Apparent sender & recipients, including several fusion centers,
 of 2017 email, "CIA NSA Surveillance"

The files, seemingly provided to the WSFC from outside sources, tend to blur the lines between speculative accusations and verified historical circumstances, such as Project MKULTRA. Such inexact connections and speculation often occur in the Targeted Individual and UFO communities, which each consist of researchers who explore such material, although typically from differing perspectives.

It was unclear if all of the files provided May 16 were sent to the WSFC in the 2017 email composed by the activist, or received in some other manner. A telephone call to the Public Records Officer was not immediately returned which sought clarification of context of the copy of the 2017 email and accompanying files. It is not entirely apparent how it all pertained to the request submitted, seeking info about the origins of records released to MuckRock.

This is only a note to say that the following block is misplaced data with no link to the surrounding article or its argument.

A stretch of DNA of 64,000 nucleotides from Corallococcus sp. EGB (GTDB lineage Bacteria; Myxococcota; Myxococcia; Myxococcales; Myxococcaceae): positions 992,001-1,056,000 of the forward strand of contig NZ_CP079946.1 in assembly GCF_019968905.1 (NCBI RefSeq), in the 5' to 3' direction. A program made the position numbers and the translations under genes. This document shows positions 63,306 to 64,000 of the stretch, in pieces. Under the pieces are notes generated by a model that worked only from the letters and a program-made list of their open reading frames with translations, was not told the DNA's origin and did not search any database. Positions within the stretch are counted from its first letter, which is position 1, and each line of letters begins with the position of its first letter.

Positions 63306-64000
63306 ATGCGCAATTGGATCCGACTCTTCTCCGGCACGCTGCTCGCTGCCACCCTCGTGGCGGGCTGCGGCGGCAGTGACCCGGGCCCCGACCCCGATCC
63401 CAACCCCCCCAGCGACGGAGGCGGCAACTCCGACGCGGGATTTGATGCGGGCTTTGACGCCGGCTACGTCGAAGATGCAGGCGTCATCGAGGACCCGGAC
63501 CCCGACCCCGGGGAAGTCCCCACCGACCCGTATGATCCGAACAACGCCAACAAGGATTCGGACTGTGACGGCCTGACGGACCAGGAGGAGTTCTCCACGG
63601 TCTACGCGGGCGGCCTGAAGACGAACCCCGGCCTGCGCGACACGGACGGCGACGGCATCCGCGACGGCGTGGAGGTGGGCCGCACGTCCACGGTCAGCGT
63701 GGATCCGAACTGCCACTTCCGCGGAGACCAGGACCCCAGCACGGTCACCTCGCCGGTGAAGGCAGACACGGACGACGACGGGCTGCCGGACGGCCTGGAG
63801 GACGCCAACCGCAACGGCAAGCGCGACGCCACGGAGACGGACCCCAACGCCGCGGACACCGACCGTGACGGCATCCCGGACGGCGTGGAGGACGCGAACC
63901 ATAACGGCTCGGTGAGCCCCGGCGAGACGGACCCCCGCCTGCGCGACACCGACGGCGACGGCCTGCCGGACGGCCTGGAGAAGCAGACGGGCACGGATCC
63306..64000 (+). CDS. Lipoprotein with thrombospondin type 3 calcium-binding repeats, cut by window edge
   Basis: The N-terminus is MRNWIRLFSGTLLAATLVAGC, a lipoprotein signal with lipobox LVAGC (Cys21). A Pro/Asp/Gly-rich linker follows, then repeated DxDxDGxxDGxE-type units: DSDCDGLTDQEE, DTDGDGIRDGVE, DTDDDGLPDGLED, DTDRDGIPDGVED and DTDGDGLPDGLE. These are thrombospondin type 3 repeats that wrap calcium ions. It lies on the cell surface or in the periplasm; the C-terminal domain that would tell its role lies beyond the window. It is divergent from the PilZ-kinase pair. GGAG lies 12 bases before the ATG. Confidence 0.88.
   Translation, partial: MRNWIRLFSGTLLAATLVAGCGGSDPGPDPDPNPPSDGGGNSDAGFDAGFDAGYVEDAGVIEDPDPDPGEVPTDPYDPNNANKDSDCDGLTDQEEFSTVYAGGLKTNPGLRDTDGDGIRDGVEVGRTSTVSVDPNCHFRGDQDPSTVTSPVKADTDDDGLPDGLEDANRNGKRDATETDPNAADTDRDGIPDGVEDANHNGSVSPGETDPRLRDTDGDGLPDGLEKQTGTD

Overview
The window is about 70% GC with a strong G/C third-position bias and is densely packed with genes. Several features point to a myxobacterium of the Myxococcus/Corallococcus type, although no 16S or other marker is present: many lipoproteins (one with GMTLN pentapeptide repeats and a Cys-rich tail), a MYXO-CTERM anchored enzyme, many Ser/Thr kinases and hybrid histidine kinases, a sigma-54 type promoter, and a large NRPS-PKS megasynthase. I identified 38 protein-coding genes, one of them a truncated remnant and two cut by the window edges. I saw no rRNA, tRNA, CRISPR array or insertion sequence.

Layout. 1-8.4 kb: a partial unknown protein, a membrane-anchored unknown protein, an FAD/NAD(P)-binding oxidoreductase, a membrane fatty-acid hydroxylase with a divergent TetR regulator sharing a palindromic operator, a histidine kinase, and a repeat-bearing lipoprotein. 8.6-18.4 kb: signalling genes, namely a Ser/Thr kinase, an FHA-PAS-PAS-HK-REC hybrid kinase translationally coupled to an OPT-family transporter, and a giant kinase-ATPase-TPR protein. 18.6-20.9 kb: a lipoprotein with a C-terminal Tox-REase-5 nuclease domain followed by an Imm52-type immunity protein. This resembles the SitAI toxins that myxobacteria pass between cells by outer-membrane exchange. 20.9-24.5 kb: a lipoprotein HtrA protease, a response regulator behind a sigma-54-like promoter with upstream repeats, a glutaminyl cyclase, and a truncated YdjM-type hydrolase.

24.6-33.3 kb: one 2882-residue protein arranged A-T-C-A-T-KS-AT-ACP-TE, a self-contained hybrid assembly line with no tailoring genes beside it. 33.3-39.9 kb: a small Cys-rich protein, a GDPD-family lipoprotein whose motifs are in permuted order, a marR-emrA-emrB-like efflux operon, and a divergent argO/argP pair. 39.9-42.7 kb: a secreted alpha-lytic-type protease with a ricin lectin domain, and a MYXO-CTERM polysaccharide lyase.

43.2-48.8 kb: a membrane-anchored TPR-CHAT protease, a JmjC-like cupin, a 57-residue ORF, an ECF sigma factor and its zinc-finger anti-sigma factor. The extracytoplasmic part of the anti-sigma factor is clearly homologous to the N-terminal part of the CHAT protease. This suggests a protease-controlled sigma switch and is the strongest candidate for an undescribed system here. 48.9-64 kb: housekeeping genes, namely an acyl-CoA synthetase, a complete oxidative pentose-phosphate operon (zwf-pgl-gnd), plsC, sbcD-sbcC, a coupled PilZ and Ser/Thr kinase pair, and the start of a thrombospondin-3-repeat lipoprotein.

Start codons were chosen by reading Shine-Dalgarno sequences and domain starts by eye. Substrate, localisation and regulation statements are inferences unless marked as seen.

The mind control-related material unexpectedly provided to MuckRock, as researcher Curtis Waltman wrote, was included in response to his request for files pertaining to Antifa and white supremacists. The credibility of claims of electronic harassment contained in files subsequently provided by the WSFC is therefore arguably not at issue as compared to the possible significance of the relationship of the material and its authors to the topic of Waltman's request. 

The files contained in the May 16 response are the 2017 email titled, "CIA NSA Surveillance," as well as files titled "Electronic Harassment," "John St. Claire Akwei vs. NSA Ft. Meade MD USA," "Julianne McKinney report," and "projectMKULTRA." The files may be viewed and downloaded at keepandshare.

Repetitive content and email code were removed from "CIA NSA Surveillance" for brevity and uploading before transferring it to pdf. Interested parties may obtain the original file in its entirety from WSFC or contact me. 

The files include content reflecting various degrees of reliability. The MKULTRA file, for instance, appears to be a long available rendering of a Congressional hearing, while other files contain some quite questionable interpretations, and all points in between. The "Juliette McKinney report" contains a 23-page publicly available paper composed in 1992 by McKinney, reportedly a former intelligence officer, and titled, "Microwave Harassment and Mind-Control Experimentation".